Reversing climate change and reducing world hunger seem to be rather lofty goals for a type of soil, but the authors of Terra Preta make strong arguments to turn to ancestral traditional knowledge as a way out of our current environmental and social problems.
There are few agricultural inputs that can transcend the boundaries of various forms of agriculture, yet many conventional, organic and biodynamic farmers espouse the merits of a fermented cocktail generically referred to as EM.
Most organic growers know that a huge number of living organisms are found in just a spoonful of soil. But this diversity is not evenly distributed. Much of soil could be viewed as a desert, but occasionally one comes to an oasis filled with life. These oases are where plant roots are.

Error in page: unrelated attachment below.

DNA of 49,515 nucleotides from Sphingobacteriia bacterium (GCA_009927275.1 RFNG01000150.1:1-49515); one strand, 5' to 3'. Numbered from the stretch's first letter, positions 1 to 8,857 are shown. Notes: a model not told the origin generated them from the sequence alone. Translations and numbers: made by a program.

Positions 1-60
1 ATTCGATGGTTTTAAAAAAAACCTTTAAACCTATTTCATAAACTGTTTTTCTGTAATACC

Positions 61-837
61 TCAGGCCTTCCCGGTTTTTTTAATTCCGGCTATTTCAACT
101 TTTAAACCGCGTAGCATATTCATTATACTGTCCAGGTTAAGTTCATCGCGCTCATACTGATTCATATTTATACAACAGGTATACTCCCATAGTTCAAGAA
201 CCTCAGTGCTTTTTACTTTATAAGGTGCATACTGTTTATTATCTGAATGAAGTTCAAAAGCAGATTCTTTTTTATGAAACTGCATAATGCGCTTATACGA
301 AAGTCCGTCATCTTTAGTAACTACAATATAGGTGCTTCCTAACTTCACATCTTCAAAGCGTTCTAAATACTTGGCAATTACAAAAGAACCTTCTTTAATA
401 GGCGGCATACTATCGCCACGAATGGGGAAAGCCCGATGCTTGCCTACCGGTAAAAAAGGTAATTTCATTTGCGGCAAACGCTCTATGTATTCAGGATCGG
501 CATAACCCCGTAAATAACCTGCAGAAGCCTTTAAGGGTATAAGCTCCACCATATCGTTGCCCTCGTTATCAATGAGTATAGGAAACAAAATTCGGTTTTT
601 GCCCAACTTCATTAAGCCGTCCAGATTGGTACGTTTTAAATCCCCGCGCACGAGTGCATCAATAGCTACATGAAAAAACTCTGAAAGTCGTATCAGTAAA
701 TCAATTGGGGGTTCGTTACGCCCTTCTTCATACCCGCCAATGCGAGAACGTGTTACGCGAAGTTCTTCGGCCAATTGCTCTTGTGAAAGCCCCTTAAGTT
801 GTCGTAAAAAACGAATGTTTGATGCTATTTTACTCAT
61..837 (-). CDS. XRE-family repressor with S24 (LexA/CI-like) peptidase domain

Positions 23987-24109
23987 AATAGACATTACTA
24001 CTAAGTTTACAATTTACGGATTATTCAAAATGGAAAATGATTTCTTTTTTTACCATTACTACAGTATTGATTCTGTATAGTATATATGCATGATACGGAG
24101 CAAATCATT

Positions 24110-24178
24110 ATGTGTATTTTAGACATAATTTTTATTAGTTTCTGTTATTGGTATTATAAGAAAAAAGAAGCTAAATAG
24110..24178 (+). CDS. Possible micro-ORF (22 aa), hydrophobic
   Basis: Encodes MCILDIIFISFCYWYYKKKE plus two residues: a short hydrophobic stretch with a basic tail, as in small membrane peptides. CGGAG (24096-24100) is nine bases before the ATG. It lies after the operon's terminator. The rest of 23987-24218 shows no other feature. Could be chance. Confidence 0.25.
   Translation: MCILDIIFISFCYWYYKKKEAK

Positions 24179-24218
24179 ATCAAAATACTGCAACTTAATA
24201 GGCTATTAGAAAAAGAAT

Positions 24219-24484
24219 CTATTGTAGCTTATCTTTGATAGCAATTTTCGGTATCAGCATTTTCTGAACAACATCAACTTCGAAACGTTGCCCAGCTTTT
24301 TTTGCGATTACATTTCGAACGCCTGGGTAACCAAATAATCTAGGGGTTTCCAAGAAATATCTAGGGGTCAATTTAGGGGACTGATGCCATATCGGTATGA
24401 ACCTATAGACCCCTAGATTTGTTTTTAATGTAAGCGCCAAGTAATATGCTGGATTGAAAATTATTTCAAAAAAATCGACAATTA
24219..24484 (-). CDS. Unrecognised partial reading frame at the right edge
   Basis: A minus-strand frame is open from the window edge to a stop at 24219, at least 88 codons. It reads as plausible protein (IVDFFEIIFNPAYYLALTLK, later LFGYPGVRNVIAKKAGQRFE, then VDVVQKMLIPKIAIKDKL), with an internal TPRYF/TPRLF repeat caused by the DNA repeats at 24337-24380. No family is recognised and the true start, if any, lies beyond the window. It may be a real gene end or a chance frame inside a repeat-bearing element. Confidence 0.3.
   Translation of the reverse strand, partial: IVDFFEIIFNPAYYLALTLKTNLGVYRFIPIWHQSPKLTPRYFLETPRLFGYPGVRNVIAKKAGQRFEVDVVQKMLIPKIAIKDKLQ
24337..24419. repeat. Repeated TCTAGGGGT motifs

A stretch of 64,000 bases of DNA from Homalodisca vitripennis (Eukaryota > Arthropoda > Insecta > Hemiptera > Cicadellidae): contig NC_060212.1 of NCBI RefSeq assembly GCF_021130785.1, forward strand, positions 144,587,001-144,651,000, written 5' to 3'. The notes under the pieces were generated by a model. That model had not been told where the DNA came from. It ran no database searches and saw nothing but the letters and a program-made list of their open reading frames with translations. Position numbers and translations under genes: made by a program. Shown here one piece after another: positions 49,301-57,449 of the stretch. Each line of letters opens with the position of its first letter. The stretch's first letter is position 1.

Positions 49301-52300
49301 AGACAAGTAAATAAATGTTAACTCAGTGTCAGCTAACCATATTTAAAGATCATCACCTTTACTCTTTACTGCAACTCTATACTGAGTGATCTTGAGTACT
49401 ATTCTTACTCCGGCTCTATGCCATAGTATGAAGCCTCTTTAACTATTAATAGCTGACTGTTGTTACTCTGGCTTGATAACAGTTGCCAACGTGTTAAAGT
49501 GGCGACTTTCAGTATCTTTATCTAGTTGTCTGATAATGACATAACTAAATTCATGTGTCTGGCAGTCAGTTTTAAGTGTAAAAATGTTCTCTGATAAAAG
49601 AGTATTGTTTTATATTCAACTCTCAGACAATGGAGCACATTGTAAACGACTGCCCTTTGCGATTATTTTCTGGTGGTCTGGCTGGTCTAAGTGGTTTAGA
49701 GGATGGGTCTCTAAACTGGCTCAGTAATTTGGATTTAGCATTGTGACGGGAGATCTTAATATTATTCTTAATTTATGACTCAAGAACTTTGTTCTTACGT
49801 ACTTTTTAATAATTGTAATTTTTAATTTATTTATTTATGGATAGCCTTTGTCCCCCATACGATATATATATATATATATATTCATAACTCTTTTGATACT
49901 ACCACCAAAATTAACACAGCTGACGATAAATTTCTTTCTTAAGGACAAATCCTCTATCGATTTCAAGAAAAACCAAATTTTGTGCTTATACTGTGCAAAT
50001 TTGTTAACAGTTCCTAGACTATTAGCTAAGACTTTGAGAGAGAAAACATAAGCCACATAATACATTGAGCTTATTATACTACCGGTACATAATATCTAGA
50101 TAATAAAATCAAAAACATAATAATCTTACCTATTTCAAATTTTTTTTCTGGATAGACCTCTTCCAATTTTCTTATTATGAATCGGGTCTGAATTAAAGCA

The amount of water that can be stored in a soil has a big impact on the efficiency of water capture and use. When the storage capacity is low, much of the rain that falls during extended periods of precipitation is lost. In contrast, a high water storage capacity, combined with the effective capture of rain and snowmelt over the fall, winter and spring can support a crop through an extended dry period.
“A cloak of loose, soft material, held to the Earth's hard surface by gravity, is all that lies between life and lifelessness.”